People are moving to beautiful rural properties and renovating or building homes for themselves and their families. Many of these folks are starting homesteads, preparing or “prepping” for emergencies, or just love rural living.
A good amount of these folks live in areas that are very rural. Which means that it’s too expensive and impractical for them to get their homes connected to a public sewage system. This leaves them with 3 options to deal with sewerage: septic systems, composting toilets, and even outhouses (they’re adventurous people).
Outhouses are little buildings with a toilet seat covering a pit or bucket. No plumbing. Wow, right? One good thing about outhouses is that they’re very affordable; however, we get the sense that most people find this option to be smelly, unhygienic, and inconvenient. We think it’s better to leave this technology in the 1800s, where it belongs.
Composting toilets are similar and different from outhouses. Similar because one of the most common types of composting toilets is just a toilet seat with a container underneath. They’re different because they’re located inside a house versus outside. Also, unlike outhouses, you can find composting toilets that are pricey and technologically advanced.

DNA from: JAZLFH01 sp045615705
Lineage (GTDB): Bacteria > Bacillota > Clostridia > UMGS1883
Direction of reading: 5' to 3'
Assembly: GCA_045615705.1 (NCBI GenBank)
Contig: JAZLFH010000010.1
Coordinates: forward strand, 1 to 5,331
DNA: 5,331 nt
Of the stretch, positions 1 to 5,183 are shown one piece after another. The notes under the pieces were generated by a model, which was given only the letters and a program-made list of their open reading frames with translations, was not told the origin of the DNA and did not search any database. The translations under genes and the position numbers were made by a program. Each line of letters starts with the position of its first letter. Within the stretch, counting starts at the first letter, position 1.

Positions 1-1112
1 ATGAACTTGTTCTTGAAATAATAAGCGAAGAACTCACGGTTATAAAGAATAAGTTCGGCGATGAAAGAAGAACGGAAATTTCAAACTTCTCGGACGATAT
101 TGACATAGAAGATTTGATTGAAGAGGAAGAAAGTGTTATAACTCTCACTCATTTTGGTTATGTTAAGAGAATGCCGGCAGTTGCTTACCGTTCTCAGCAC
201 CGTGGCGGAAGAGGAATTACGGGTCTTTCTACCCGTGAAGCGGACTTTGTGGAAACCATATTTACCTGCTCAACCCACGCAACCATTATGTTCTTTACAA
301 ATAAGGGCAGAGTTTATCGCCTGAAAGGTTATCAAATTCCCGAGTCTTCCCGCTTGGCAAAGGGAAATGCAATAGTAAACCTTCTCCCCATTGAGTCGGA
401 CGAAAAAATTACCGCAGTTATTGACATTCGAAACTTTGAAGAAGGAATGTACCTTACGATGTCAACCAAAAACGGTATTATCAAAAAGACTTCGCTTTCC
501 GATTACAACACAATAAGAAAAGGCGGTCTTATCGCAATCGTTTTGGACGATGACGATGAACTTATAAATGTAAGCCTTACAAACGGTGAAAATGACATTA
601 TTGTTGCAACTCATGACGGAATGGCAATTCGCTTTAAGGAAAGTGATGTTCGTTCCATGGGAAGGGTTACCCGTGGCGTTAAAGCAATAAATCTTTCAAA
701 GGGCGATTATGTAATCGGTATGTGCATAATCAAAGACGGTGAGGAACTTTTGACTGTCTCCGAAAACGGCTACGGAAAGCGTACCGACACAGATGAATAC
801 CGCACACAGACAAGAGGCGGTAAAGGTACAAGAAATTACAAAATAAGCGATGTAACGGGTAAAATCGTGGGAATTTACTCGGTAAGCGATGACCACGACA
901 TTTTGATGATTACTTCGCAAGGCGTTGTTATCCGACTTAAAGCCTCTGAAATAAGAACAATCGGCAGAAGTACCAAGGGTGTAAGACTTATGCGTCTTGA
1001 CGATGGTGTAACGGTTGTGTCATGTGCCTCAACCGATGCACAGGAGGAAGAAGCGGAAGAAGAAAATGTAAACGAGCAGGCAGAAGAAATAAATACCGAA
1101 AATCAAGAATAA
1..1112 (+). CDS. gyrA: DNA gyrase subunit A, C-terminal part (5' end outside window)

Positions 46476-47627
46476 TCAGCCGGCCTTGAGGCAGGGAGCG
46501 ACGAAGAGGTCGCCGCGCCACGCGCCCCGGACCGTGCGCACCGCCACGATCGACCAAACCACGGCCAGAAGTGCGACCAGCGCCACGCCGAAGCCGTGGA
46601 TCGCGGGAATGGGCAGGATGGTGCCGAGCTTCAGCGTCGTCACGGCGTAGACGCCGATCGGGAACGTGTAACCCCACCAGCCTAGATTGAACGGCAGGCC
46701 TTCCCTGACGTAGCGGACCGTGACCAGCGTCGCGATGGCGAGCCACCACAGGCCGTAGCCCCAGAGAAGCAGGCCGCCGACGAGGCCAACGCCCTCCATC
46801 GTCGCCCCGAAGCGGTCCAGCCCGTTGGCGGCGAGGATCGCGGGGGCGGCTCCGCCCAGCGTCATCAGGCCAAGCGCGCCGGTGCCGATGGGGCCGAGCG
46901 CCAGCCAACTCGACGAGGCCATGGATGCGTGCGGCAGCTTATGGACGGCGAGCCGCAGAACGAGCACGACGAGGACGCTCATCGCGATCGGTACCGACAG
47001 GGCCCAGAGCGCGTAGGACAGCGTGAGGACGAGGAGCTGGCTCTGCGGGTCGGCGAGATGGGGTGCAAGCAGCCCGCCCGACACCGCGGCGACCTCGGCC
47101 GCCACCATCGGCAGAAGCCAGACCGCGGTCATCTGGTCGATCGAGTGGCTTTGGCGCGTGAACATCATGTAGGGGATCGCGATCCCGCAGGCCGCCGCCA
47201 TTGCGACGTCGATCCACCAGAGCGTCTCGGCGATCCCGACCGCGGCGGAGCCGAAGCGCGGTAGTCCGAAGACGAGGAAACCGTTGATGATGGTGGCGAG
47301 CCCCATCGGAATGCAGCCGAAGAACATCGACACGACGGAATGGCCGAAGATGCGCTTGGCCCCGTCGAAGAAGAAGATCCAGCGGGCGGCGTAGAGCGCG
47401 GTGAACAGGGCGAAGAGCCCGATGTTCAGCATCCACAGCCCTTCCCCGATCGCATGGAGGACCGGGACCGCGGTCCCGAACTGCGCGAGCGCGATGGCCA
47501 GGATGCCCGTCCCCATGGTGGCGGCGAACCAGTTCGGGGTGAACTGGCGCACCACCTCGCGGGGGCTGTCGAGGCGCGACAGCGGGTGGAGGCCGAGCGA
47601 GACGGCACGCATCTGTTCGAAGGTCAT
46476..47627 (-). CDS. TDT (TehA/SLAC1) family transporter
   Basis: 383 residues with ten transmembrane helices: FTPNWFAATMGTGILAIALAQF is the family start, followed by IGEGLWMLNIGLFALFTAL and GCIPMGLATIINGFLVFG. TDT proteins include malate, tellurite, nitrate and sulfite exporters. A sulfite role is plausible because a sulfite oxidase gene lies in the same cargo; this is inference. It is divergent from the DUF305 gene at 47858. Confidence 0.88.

To get rid of bad smells, many people will cover their waste with sawdust directly after using the bathroom. However, some people complain that it continues to smell even after this treatment. Another thing people don’t like is that when your waste container gets full, you have to empty it… No calling in a professional waste-bucket-emptier. What’s more, you’ll need to find a spot on your land to dump all that waste.
From a homeowner’s perspective, toilets attached to septic systems look, feel, and function exactly like your average toilet system. From a plumbing perspective, they’re very different: instead of your sewage going into your municipalities sewerage pipes, it goes into a large underground tank. According to the EPA, these tanks need to be pumped out or emptied every 3 – 5 years. As for their lifespan, they typically last 15 – 40 years. All those numbers are great because it means once you install a septic systems, you don’t have to constantly worry about it.
We think If you’re part of the homesteading movement, prepper community, or you just love rural living, we recommend that you install a septic tank. It’s an affordable and hassle-free solution for your waste management needs!
BBB Septic has been in business for 25 years! During this time we’ve strived to provide excellent customer service, great septic design, professional installation, maintenance and repair services to Northwest Arkansas. If you’re ready to get started, call us at 479-225-9800 or click here.